U.S. Department of Agriculture: Animal and Plant Health Inspection Service


Date of this Version



Linz, G.M. and P.E. Klug. 2017. Strategies for evading blackbird damage. In: G.M. Linz, M.L. Avery, and R.A. Dolbeer, editors. Ecology and management of blackbirds (Icteridae) in North America. CRC Press, Boca Raton, FL. Pgs. 175-189.


U.S. government work.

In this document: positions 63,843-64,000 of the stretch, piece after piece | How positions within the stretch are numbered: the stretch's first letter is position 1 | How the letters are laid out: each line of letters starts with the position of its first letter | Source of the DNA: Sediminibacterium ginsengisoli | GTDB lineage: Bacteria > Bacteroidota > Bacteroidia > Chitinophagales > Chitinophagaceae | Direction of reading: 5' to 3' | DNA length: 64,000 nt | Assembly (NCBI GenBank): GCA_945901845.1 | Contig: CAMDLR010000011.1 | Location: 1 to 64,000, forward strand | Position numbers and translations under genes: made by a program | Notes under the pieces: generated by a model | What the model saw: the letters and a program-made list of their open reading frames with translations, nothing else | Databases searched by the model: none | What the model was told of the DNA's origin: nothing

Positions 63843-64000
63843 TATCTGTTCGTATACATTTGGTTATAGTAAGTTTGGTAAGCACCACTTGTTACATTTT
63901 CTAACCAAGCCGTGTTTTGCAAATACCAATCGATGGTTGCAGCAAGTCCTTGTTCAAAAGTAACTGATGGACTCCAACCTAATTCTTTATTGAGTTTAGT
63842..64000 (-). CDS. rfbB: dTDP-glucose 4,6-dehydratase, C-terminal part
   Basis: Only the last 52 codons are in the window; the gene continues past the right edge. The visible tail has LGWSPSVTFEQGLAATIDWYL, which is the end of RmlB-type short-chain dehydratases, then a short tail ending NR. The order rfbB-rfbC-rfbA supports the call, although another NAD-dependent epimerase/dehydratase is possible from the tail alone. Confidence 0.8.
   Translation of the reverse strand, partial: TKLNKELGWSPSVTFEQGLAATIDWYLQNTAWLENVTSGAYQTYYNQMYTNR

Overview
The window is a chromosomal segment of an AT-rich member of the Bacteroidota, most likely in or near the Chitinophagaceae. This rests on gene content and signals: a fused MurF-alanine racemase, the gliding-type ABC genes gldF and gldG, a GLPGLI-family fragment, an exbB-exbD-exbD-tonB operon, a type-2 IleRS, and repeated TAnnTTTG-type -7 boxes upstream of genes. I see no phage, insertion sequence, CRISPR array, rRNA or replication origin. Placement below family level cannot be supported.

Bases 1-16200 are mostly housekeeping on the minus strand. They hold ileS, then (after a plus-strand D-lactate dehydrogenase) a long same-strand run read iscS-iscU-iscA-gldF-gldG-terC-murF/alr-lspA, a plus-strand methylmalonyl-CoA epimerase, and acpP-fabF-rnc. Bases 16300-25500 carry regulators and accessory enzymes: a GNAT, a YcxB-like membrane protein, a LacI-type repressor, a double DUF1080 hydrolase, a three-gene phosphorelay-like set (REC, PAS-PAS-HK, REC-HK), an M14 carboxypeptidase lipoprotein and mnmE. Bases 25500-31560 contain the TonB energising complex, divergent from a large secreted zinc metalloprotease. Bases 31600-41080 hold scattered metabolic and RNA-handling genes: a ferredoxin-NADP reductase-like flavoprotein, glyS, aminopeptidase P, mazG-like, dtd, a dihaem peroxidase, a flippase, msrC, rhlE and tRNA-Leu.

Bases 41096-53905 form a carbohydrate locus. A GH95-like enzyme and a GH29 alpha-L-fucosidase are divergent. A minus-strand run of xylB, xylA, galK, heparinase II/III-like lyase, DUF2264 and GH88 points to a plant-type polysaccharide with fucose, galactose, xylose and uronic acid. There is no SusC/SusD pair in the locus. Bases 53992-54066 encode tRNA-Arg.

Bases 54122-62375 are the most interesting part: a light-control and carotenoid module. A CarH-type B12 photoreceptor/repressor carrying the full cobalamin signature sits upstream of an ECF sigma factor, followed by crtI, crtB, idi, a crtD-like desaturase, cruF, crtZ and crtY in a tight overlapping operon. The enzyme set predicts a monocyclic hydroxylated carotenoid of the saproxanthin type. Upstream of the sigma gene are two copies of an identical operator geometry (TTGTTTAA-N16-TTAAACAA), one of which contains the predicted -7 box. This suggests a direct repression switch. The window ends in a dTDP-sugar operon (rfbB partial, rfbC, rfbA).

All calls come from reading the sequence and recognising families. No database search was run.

Foraging blackbird flocks have great mobility as they search for food that is plentiful, is easily accessed, and has a high nutritional value. Ripening corn, rice, and sunflower fit those criteria, as does seeded rice. The birds will move from field to field to find the ideal combination of energy spent to discover food versus the energy value of the food (Pyke et al. 1977). An extraordinary effort is often needed to actively move the birds from a foraging location with a high positive value (e.g., close to roost and early ripening sunflower) versus a location with a I~w value (e.g .. far from roost and mature corn). Indeed, Handegard (1988) relayed that despite the intense use of low-flying aircraft and live shot-shell ammunition, field specialists were not able to move blackbirds from sunflower fields located near cattail-dominated (Typha spp.) wetland roosts. In this case, birds were also undergoing their annual feather molt, which hampered flight and increased the energetic cost of moving to a new foraging site (Linz et al. 1983). For this reason, we believe that harvest advancement through desiccation (i.e .. crop phenology), wildlife conservation food plots (WCFP), and habitat management should form the foundation of any blackbird management scheme that might include a suite of potential damage control options. These methods help reduce damage by manipulating the environment within and surrounding crop fields.